As no doubt many of you already know, conservative commentator Bill Bennett yesterday told his radio listeners that newly minted Pulitzer Prize winners James Risen and Eric Lichtblau of the New York Times and Dana Priest of the Washington Post should go to jail for revealing the existence of secret anti-terrorism operations. Editor & Publisher has the story:
According to an E&P transcript of the audio of his radio program, Bill Bennett said that the reporters “took classified information, secret information, published it in their newspapers, against the wishes of the president, against the request of the president and others, that they not release it. They not only released it, they publicized it — they put it on the front page, and it damaged us, it hurt us.
“How do we know it damaged us? Well, it revealed the existence of the surveillance program, so people are going to stop making calls. Since they are now aware of this, they’re going to adjust their behavior … on the secret sites, the CIA sites, we embarrassed our allies…. So it hurt us there.
“As a result are they punished, are they in shame, are they embarrassed, are they arrested? No, they win Pulitzer prizes — they win Pulitzer prizes. I don’t think what they did was worthy of an award — I think what they did is worthy of jail, and I think this investigation needs to go forward.”
He urged his listeners to write the top editors of the two papers and said their addresses were posted on his Web site.
Media Matters reports that when Bennett popped up on CNN’s “The Situation Room” later in the day, Wolf Blitzer neglected to ask him about his remarks.
Of course, the media do not have carte blanche to reveal national-security secrets in a time of war. Col. Robert McCormick, the eccentric publisher of the Chicago Tribune, was nearly prosecuted for treason when one of his reporters revealed after the Battle of Midway, in 1942, that the United States had broken the Japanese code.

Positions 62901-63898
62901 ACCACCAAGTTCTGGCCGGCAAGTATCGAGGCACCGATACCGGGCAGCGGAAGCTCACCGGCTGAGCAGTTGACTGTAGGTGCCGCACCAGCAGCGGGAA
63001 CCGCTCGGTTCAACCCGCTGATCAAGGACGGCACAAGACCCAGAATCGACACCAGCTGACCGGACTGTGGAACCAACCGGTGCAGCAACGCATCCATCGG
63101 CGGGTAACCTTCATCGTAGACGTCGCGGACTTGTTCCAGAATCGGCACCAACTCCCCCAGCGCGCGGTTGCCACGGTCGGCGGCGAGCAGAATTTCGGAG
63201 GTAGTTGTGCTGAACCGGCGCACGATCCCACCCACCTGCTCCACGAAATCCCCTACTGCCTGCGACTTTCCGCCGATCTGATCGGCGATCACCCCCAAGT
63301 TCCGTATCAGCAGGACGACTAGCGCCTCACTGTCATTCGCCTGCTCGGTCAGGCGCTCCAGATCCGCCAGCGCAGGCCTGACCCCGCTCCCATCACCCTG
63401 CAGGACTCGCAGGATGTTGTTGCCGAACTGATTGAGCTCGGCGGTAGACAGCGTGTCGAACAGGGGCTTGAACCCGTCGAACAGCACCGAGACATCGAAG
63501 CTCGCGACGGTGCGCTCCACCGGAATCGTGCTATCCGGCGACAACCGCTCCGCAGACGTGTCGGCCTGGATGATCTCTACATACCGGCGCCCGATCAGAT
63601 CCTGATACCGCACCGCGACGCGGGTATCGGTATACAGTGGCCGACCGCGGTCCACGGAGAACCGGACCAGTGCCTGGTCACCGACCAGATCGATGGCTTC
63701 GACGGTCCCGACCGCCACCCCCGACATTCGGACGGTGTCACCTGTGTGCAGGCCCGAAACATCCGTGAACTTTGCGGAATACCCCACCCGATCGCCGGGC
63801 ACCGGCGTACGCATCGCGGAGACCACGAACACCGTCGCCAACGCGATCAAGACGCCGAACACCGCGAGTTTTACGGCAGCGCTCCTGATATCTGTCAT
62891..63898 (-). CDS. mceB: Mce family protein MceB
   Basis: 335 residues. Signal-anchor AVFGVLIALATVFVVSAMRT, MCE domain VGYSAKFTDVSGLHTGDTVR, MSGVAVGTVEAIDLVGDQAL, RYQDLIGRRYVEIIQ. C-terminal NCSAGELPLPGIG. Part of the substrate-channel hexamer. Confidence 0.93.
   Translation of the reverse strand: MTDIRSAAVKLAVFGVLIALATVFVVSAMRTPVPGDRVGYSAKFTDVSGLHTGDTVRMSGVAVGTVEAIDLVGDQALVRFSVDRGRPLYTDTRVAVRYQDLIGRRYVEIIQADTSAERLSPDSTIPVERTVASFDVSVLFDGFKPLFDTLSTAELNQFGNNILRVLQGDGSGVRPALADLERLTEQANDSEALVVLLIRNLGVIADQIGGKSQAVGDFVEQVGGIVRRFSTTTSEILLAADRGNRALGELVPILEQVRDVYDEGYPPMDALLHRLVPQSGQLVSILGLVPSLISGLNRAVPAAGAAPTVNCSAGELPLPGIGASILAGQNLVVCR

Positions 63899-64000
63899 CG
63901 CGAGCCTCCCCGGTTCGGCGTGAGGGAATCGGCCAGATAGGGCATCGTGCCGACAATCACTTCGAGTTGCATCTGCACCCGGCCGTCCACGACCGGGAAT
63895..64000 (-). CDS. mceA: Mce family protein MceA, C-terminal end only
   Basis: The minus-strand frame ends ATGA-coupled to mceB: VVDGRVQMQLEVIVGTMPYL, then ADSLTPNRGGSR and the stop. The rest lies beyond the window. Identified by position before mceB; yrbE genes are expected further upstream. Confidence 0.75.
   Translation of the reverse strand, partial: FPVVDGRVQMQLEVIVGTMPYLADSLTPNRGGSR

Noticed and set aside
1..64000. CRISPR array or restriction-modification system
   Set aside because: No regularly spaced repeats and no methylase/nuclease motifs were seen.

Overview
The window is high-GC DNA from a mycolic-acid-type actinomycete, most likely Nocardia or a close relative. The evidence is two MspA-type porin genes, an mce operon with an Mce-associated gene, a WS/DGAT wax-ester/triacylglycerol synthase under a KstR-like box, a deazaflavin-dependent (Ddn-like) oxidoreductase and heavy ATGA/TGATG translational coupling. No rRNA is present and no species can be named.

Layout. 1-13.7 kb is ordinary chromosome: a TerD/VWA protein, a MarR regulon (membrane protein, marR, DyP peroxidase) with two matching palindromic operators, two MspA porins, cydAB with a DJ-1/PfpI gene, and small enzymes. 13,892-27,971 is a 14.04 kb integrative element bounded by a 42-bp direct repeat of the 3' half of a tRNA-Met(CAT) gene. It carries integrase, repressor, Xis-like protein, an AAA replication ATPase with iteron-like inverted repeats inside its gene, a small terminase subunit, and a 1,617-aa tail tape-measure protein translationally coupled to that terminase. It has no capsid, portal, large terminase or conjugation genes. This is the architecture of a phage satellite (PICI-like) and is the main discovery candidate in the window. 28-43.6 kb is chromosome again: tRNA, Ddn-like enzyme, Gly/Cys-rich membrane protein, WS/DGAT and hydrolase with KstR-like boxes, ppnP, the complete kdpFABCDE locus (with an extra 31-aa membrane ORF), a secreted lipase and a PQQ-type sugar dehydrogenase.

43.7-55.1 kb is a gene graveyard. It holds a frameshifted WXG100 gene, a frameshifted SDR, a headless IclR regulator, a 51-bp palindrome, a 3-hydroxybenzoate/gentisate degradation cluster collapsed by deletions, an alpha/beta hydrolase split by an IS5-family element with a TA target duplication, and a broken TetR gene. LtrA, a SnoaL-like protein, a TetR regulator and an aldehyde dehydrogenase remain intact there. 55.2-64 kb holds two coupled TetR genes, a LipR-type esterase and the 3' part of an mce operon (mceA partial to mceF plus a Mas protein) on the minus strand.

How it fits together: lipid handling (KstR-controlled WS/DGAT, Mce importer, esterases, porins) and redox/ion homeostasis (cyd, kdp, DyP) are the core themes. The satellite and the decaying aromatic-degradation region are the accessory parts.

But context is everything. The Times and the Post revealed secrets that were unimportant to the enemy and that the American people had a right to know. As I argued yesterday, these Pulitzers are likely to become a cause célèbre among conservatives, who will use this as an example of the liberal media’s treachery. That analysis, though, just doesn’t hold up.
The Times, of course, revealed that the National Security Agency was wiretapping suspected terrorists in the United States without bothering to get a warrant, as required under the Foreign Intelligence Surveillance Act of 1978. We can safely assume that these suspects already knew they were being wiretapped. The Times’ bombshell was that the administration had decided to ignore the law.
The Post revealed the existence of secret CIA prisons in Eastern Europe where suspected terrorists are interrogated. Again, it’s inconceivable that advance knowledge of these prisons would somehow help the terrorists. So why shouldn’t the American public be informed about what’s being done in its name?
It’s been many years since the line between the media and the government was drawn this starkly over matters of such crucial importance. I suspect we’ve only seen the opening skirmishes so far.